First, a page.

The Traveler continues his battle against the Split-Second Men, bent to kill certain individuals that all have a common bond: none of them have met before, or have they?
The Traveler is just fantastic. Mark Waid fills the book with marvelous science fiction tidbits, such as macroscopic quantum tunneling, not teleportation, and the manipulation of gravitons. He also creates the beginning of what I believe to be an origin story. If you’ve been reading comic books or watching Doctor Who for any length of time, you’ll be able to piece together the identity of the Traveler, or will you? Waid just may anticipate reader intelligence and pull a fast one. In any case, I’m in on this book for the long haul.
In addition to amusing with scifi fisticuffs, Waid gives his hero a sense of sarcastic humor and a strong ethical code. Kronus often reacts emotionally because he can see probabilities. This gives the reader an idea of the stakes in play. Waid furthermore fleshes out numerous supporting characters. Kronus however is so unique that none of the other cast members undermine his presence.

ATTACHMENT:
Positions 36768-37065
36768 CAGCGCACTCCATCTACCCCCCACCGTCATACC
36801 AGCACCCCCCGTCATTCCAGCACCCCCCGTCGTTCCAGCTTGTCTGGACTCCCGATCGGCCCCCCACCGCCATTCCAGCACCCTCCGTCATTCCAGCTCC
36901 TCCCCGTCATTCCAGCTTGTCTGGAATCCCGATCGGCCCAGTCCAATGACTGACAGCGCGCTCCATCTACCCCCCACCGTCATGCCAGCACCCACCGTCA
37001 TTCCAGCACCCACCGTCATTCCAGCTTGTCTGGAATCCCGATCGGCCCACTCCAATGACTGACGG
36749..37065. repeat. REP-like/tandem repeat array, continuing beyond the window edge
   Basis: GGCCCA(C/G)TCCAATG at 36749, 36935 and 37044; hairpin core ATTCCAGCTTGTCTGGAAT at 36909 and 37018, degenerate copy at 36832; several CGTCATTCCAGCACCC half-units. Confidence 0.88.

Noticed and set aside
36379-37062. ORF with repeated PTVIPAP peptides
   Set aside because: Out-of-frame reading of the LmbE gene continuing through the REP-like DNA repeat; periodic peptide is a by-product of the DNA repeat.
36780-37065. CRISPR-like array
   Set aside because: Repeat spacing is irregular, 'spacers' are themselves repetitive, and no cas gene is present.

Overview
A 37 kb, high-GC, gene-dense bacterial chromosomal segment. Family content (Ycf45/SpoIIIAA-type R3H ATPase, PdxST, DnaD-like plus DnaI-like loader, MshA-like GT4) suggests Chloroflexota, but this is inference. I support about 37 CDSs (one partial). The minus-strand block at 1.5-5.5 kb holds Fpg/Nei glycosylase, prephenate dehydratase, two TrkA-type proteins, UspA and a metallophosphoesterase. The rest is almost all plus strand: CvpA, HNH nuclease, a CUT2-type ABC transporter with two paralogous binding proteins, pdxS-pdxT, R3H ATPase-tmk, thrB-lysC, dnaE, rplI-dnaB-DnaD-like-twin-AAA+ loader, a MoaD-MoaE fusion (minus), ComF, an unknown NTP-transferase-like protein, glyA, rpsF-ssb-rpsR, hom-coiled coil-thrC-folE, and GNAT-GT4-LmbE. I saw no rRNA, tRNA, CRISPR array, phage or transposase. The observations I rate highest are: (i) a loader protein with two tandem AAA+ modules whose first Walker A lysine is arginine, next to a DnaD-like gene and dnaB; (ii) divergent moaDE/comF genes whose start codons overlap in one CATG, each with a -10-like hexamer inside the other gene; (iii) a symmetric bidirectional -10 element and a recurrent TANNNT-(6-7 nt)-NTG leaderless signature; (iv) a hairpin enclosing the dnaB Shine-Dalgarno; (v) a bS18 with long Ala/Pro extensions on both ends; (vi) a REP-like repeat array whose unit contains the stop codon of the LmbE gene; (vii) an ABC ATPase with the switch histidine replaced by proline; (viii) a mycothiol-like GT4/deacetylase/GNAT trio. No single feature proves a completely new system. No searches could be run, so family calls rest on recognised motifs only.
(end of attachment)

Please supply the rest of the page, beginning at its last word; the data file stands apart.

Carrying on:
Artist Chad Hardin aids Waid immeasurably. A lot of critics would snidely refer to Hardin’s style as old school, but I call it a magnificent example of the superhero visual dynamic. Hardin propels the narrative at a quick pace filled with action. I also noticed a potent attention to propinquity. It’s one thing for an artist to demonstrate his knowledge of boxing. You kind of expect that as a comic book job requirement. Hardin also possesses the skill to display a couple’s affection in a remarkably realistic fashion. Blond’s vibrant colors complete the picture.